Did Aaron Hernandez verdict change perception on celebrity crimes?

The former New England Patriots football player was found guilty of first-degree murder and sentenced to life in prison without parole. Is this a new precedent for high-profile criminal cases?

Dominick Reuter/AP
Terri Hernandez, mother of former New England Patriots football player Aaron Hernandez hugs Shayanna Jenkins, Hernandez's fiancee, as the guilty verdict is read.

Former National Football League player Aaron Hernandez was found guilty of first-degree murder and sentenced to life in prison without parole on Wednesday.

Found guilty for the 2013 fatal shooting of Odin Lloyd, the 25-year-old Hernandez went from the status of pro athlete with a $40 million contract and a bright future to life behind bars. Does his conviction set a new precedent for professional athletes charged with criminal activity?

Police arrested Hernandez at his home on June 26, 2013, after they found keys to a car – rented in Mr. Hernandez's name – in the deceased Mr. Lloyd’s pocket. Over the course of the trial that ended Wednesday, prosecutors presented evidence against the athlete, including proof that Hernandez was with Lloyd at the time of the murder on June 17, which occurred at an industrial park in North Attleborough, Mass. Security footage from Hernandez’s home showed him with a gun shortly after the murder.

But there was no confession and no eyewitnesses. Suffolk University Law professor Christopher Dearborn said he predicted a different outcome, reached by jurors after 36 hours of deliberation that took place over seven days.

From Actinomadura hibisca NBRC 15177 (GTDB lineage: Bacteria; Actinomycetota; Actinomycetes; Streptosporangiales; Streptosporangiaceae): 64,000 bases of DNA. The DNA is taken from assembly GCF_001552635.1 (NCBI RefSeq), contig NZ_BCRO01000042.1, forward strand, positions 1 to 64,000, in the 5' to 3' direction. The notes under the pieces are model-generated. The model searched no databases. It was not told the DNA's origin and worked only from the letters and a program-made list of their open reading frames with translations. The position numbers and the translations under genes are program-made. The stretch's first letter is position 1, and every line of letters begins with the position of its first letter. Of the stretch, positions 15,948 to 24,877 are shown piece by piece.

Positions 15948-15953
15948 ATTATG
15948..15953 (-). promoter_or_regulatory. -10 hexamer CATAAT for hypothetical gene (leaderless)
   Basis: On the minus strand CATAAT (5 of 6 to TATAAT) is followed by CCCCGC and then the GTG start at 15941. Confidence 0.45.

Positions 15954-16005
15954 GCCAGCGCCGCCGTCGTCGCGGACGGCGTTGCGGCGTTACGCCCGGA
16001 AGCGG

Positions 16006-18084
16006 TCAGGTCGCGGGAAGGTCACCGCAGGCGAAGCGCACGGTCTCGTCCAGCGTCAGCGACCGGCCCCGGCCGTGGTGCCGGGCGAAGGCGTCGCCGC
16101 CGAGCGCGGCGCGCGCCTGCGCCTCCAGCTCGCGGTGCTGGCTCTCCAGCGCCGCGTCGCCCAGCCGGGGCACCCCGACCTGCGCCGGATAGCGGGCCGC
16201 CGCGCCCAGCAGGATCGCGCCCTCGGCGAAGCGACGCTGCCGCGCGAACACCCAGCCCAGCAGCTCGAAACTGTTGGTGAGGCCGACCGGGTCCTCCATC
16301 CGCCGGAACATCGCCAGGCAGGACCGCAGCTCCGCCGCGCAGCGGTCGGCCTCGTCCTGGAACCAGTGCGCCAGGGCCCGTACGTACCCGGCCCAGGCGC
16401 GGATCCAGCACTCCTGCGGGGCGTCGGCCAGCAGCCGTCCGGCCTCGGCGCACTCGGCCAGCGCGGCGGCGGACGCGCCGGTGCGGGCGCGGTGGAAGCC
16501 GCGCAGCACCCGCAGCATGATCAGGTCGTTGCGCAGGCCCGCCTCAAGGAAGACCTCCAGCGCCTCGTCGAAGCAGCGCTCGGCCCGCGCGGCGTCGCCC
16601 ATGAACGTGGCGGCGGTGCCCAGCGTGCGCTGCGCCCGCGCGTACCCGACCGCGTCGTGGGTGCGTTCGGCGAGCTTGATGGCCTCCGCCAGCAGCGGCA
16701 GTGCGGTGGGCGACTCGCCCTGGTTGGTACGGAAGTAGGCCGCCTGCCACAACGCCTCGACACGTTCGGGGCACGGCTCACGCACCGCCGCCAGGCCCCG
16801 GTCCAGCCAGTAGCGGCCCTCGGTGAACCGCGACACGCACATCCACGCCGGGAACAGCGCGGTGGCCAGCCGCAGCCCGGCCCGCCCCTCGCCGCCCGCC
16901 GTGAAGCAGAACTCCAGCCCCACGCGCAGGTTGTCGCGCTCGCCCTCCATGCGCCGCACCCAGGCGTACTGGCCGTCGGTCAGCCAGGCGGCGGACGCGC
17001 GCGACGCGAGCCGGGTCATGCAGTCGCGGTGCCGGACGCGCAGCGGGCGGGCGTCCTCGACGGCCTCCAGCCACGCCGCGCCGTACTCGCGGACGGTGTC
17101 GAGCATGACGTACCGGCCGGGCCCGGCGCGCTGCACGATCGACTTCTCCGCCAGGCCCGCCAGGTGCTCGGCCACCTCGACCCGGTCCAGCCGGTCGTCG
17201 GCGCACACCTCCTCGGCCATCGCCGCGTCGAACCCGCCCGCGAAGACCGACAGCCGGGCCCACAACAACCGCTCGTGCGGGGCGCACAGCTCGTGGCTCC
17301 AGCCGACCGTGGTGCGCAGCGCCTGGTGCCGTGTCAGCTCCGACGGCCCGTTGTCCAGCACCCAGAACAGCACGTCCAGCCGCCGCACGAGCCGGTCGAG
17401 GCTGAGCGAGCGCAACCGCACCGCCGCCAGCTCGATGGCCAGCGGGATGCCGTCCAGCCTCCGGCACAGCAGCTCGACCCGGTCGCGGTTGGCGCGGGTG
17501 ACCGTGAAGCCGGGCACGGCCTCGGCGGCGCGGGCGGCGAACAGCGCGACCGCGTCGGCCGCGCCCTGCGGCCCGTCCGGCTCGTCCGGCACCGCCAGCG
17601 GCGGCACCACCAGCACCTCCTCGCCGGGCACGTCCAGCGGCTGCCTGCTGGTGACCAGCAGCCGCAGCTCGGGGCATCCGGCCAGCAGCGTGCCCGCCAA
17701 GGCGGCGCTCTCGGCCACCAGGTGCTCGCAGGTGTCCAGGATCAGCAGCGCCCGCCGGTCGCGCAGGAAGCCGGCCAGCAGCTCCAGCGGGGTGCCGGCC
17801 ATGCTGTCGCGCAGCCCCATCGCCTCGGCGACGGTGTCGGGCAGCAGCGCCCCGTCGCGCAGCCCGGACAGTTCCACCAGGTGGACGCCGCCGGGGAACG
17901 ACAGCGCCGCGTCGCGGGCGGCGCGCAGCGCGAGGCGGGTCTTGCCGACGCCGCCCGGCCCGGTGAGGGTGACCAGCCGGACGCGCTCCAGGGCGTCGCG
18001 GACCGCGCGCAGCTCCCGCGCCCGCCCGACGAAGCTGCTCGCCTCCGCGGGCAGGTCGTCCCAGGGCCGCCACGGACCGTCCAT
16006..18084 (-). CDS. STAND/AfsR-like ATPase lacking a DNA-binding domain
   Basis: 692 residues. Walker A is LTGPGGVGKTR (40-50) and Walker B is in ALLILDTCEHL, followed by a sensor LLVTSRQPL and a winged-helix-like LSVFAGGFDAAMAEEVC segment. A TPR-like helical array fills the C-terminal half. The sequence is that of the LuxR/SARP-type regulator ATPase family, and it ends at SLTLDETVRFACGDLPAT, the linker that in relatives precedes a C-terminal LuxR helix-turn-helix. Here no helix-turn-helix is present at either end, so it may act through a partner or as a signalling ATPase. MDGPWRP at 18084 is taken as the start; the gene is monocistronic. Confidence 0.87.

“Based on the fundamental building blocks they were missing – no confession, no eyewitness, not a really solid motive – I thought it was going to be a not guilty,” Dearborn told The Associated Press.

Others expressed their surprise. Some posted their reactions to Twitter:

While there had reportedly been plenty of evidence against the football star, much of it got thrown out by his defense team. Brendan Koerner, a contributing columnist for The New Yorker, said in an op-ed that for someone who “seemed so obviously guilty of killing his friend,” Hernandez's status and resources resulted in a valiant effort to procure an innocent verdict. He wrote:

“[D]rama abounded as the trial wore on for weeks and weeks, thanks in part to Hernandez’s astute legal team. Damning evidence was excluded and key prosecution witnesses were made to look foolish; the lack of a credible motive seemed to be a boon to the defense.”

But as the trial progressed, and the media began to dig more into Hernandez’s backstory, his “impenetrable NFL shield” did not stand the test. He was charged in a 2012 double murder; he is a “person of interest” in Gainesville shooting in 2007; his friend is suing him for allegedly shooting him in the face. His credibility came into question, overshadowing his star status.

“The fact that he was a professional athlete meant nothing in the end,” said Bristol County District Attorney Thomas Quinn, as reported by The Associated Press.

Journalist Kenneth Arthur of Rolling Stone wrote in an article that Hernandez’s fall from fame to failure is one that should not be taken lightly. Rather than allowing him to become just “another face on an episode of Dateline,” as a society it is important to remember that he was a status figure, a person of talent that is not above committing crimes. No one is.

Arthur wrote on Rolling Stone:

We should never forget: Aaron Hernandez will always be a former NFL player, and barring an unlikely win of an appeal case, will always be a convicted murderer. Pro athletes might have more wealth and fame than us, but at their core, they are capable of making the same terrible decisions we are.

After the verdict was announced, multiple past and present NFL players, some who played college football with Hernandez at the University of Florida, shared their reactions on Twitter.

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